Paths that this have taken (mathematically) is to venture out into the world of non-linear equations, or to "backtrack" to a reinvestigation of non-continuous models such as those in discrete mathematics.
It's all about complexity.

It doesn't take calculus to deal with the infinetesimal, though the concepts are indeed central to it, as you wrote. Infinities are ubiquitous in our everyday concepts. The set of positive integers is infinite. The set of rational numbers (expressible as a fraction) is infinite, and, more to the matter at hand, it is easily proven that between any two rational numbers, however close they may be, there is another rational number (simply increase the denominator). Then there are real numbers, not expressable as a fraction of integers or a non-repeating decimal: they too are infinitely dense along any interval. Thus the 1 to 1 correspondence with points on a line, etc. Frankly there's not much complexity there.

Non-linear parabolic differential equations involve complexity & chaos.
MattDavis
 
  1  
Reply Wed 27 Feb, 2013 06:05 pm
@georgeob1,
George wrote:
Then who is it that "designed" our mammal brains?

I took some liberties with respect to using the term designed in casual conversation. I do not hold the view that our mammal brains were designed (by) anyone in the personification sense of the term. You might say they are designed by selection pressures, but this is more of a "how" answer than a "why" answer. If you would like to debate epistemology/ontology distinctions I would be happy to discuss it on another forum. My goal was not to get too "deconstructionist" in my response to Dale, in effort to convey the actual points that he seems to want clarified.

My distinct impression (which I hope is in error) is that you simply want to find some fault somewhere. I am certainly fallible. If you scour the forums or search my posts you will find plenty of errors. (There is a very blatant error of mine at the beginning of this thread if that interests you).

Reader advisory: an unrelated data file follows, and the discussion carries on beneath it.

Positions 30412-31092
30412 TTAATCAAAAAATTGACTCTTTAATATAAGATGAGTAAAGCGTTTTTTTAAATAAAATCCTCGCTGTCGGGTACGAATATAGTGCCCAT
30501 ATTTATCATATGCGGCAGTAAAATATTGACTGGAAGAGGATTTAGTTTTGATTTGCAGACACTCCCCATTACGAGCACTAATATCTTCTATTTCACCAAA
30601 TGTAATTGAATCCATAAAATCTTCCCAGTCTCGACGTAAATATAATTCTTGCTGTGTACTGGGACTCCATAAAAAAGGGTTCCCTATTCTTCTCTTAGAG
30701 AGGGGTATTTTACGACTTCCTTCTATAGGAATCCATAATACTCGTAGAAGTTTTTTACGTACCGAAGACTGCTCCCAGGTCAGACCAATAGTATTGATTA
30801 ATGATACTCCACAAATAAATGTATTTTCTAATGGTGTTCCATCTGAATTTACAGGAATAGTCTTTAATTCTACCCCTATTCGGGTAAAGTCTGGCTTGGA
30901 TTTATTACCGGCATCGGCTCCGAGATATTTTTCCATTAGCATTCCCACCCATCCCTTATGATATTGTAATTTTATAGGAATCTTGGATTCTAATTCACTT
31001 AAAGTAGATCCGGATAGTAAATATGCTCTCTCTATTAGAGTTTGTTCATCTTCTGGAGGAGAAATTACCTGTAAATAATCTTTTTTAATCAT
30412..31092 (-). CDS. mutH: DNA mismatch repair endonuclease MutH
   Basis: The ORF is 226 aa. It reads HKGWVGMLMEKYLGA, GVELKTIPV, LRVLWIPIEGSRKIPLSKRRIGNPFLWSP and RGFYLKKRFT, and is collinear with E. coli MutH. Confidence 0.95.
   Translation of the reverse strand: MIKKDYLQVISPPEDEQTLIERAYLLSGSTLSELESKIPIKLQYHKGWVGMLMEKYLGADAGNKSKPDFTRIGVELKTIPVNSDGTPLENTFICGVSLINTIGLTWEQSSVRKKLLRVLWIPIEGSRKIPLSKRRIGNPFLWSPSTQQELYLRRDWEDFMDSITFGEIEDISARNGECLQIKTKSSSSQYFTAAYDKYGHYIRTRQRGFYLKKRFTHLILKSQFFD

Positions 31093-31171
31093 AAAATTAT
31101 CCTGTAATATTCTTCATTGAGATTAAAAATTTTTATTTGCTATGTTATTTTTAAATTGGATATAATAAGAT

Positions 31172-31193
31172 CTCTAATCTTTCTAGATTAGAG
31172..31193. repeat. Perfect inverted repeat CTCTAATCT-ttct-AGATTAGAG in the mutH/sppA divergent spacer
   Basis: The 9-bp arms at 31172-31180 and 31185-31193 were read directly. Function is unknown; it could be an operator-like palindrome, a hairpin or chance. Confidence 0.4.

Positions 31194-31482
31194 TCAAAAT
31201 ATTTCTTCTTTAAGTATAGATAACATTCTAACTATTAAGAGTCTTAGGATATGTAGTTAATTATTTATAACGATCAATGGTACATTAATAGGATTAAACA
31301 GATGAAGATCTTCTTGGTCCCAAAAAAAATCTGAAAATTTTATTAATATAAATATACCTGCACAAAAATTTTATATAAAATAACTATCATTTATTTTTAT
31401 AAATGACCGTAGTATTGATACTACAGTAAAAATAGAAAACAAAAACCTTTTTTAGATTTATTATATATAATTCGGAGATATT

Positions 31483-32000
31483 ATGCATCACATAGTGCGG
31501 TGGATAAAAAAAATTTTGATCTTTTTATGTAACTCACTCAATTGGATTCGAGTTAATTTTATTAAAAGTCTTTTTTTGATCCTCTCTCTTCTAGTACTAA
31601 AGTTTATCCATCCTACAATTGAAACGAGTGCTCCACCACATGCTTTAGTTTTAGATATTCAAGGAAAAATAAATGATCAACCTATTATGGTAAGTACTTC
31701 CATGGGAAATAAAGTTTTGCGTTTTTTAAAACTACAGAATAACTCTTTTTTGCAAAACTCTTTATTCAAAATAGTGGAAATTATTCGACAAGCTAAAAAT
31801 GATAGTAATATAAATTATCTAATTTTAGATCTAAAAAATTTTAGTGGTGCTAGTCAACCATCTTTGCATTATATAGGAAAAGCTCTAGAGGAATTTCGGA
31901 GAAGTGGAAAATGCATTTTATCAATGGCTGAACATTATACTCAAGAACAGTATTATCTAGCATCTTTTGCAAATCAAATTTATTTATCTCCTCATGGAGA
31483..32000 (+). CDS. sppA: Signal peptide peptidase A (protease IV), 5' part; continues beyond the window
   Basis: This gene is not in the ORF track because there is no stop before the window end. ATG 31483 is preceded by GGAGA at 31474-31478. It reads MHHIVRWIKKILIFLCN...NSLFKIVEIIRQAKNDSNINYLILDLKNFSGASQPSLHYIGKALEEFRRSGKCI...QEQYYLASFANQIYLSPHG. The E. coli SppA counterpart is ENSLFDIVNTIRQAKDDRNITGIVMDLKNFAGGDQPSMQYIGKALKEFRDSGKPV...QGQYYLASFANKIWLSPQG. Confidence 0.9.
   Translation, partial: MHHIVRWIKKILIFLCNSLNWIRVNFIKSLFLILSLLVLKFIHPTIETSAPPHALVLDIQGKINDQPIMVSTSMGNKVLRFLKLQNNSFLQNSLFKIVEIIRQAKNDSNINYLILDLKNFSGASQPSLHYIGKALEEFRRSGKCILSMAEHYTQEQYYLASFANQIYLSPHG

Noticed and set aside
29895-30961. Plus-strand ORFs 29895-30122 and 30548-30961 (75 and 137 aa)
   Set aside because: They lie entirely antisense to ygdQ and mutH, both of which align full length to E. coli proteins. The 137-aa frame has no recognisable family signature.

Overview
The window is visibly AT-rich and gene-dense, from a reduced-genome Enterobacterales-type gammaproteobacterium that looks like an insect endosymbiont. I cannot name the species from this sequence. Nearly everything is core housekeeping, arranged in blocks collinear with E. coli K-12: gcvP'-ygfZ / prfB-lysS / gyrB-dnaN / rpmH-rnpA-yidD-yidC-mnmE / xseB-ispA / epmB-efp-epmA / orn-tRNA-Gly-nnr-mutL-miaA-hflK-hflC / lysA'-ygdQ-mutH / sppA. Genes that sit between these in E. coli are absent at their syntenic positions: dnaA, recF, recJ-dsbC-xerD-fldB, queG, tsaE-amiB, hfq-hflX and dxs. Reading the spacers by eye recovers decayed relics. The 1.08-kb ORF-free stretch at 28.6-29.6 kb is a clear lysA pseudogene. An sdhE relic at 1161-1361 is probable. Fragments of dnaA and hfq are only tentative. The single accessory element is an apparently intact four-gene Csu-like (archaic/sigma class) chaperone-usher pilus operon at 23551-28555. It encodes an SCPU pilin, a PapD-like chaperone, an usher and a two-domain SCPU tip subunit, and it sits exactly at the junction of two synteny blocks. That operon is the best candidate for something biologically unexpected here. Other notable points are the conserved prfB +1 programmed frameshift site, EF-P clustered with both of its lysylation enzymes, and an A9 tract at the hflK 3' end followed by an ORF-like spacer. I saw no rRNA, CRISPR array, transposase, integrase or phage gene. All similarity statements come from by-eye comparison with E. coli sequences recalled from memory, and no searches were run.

As for the "real numbers" being simple. This is patently ridiculous look at pi (there is a vast literature available). The integers are not even simple, if you think that they are, I am sure just about any government in the world would appreciate your expertise in prime factorizations.

Quote:
Non-linear parabolic differential equations involve complexity & chaos.
This is true. These specific mathematical structures can exhibit complexity. These are not anywhere near the only ones which do. I think that you are perhaps a little confused by what exactly the difference is between choas and complexity.
dalehileman
 
  1  
Reply Wed 27 Feb, 2013 06:38 pm
@MattDavis,
Thank you Matt for that learned exposition

Edited to add that's pronounced "lurr ned"
0 Replies
 
dalehileman
 
  0  
Reply Wed 27 Feb, 2013 06:42 pm
@MattDavis,
Quote:
This is patently ridiculous look at pi
Reminds me Matt I've often wondered stuff like, "How are they sure it runs on," and "Suppose I wanted to find the point where there were fifteen consecutive 4's; how long would I have to search (given present digital processing rates)
farmerman
 
  2  
Reply Wed 27 Feb, 2013 06:45 pm
my appreciation of infinity has stuck with me since early in about 3 or 4th grade with sister Mary Consolatta. She made the relationship with 1 divided by a zero (1/0). It was many years later that I understood limits and expansions and diff equations, but my understanding of infinity was pretty much fixed in concrete
0 Replies
 
MattDavis
 
  1  
Reply Wed 27 Feb, 2013 06:51 pm
@dalehileman,
Pi is not actually something I have much expertise in.
The "running on" without repeat is part, is a matter of pi being an irrational number.
That is to say that it cannot be expressed in terms of a ratio (a fraction| A/B etc).
There are several different proofs of pi's irrationality.
I don't have any of the proofs memorized (at least anymore). If you would like I can find one for you.
The "how long until this specific sequence appears"-type questions are very complex indeed, not an area I have spent much time on. I think (can't quite remember) that Friedrich Gauss (sp?) did some work on this type of question.
dalehileman
 
  0  
Reply Wed 27 Feb, 2013 07:17 pm
@MattDavis,
Quote:
If you would like I can find one for you.
No but thanks Matt, I probably wouldn't understand it